The Grand Hotel’s front porch is the world’s largest at 660 feet, and the pristine white columns shine like a welcoming beacon. If you have ever experienced the no-worries, we-have-you-covered Disney or cruise experience, the Grand Hotel emulates that with a process that whisks you from the ferry to the hotel. Your luggage is handed over when you debark the ferry and it’s shuttled straight to your room. Day trips make it even easier because there’s no luggage to handle.
This sale is valid until 6/4/2023.
Next time I go to the island, I won’t forget to pack a dress: for guests staying at the Grand, men are required to wear sport jackets and ties after 6:30 and women are encouraged to wear their Sunday Best, too. It’s no wonder the producers of the Christopher Reeve movie “Somewhere in Time” chose the Grand Hotel as the filming location.
Every October, incidentally, Grand Hotel hosts a “Somewhere in Time” weekend with a period costume gala, panel discussions, and a movie screening. An annual Titanic party takes place every July, set in the same year in history: 1912.
Mackinaw or Mackinac?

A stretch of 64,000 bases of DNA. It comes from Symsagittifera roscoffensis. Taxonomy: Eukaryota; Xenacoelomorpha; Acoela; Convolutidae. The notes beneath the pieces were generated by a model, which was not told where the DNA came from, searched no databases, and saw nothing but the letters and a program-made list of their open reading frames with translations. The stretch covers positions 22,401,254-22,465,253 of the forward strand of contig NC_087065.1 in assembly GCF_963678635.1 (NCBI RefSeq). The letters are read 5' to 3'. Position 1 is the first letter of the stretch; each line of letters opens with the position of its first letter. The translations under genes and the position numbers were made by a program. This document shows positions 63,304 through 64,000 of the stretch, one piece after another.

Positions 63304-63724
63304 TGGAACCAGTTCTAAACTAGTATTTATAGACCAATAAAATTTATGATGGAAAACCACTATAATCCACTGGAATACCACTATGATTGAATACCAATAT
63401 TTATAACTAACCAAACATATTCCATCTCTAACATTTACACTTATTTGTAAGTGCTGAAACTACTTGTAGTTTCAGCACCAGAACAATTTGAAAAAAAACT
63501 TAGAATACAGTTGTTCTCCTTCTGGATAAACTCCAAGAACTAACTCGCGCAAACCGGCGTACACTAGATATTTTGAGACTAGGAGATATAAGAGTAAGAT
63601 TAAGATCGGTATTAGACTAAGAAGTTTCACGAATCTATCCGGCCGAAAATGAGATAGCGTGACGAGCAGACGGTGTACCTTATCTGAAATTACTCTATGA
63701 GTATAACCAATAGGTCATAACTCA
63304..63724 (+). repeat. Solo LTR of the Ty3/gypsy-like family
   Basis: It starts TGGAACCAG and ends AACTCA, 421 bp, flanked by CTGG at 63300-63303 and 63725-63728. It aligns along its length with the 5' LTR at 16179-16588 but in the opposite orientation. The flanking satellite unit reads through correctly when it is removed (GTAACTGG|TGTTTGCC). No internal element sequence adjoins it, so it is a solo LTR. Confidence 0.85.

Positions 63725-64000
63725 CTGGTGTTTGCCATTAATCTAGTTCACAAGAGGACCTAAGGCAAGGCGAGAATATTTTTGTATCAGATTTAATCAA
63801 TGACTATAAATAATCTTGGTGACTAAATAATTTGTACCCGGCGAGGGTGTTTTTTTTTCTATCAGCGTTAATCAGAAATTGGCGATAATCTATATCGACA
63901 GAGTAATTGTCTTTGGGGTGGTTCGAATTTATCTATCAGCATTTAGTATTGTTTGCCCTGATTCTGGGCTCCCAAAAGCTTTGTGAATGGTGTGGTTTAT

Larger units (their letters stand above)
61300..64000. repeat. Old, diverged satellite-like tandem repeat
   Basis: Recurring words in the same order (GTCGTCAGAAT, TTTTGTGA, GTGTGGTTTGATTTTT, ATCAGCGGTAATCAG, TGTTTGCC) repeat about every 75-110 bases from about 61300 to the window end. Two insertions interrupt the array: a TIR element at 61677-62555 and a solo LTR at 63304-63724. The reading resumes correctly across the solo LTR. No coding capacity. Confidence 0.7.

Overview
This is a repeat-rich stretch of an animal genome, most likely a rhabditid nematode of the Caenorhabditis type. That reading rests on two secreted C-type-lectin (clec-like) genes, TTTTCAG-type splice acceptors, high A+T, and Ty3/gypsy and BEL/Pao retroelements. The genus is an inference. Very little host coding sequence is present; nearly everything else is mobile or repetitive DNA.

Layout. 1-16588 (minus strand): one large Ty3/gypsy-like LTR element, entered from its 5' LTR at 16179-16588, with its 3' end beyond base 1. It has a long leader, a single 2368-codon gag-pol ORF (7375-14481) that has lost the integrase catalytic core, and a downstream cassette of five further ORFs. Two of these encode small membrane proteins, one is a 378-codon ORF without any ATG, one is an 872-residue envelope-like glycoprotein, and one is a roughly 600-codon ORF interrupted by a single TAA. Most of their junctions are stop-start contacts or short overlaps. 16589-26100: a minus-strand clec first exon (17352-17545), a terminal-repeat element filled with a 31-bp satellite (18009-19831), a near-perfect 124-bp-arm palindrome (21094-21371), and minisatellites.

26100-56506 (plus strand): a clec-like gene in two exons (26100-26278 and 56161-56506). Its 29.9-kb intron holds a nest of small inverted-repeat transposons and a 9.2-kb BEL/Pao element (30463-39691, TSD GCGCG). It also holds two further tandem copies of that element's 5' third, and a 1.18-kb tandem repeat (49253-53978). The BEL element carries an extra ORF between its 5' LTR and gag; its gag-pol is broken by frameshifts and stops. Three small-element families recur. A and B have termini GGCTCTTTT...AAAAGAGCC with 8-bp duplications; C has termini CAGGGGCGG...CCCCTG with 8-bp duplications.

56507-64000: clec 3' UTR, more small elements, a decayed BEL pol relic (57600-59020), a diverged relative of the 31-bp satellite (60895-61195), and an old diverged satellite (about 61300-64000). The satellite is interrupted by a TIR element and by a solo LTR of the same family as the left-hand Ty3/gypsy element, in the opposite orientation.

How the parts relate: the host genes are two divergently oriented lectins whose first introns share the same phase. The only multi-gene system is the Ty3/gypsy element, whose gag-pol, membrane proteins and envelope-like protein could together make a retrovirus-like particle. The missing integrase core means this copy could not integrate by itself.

We boarded the ferry at Mackinaw City, which whisked us over to Mackinac Island. Here’s the tricky part, as I explained to my tween: both names are pronounced “MACK-in-awe.” Named by Native Americans from the Great Lakes region, Mackinac is short for Michilimackinac (said to mean “great turtle” or “big turtle” based on the island’s shape).
Mackinac is called “the jewel of the Great Lakes” for good reason. East of the straits of Mackinac and solidly on the Lake Huron side, Mackinac Island was a major trading post for fur trade in the late 1700s to the early 1800s. Historic sites abound on this island, and there is a lot to see.
Touring Mackinac Island on Foot
Mackinac Island is wonderfully walkable; as soon as we stepped off the ferry, we merged into Market Street, the main drag. In historic downtown Mackinac, we found a working 1950s era blacksmith called Benjamin Blacksmith Shop; the American Fur Company Store; and a museum dedicated to Dr. William Beaumont, who pioneered studies of the human digestive system. We didn’t have time to avail ourselves of one of the walking tours, which would have given all of the details on each site.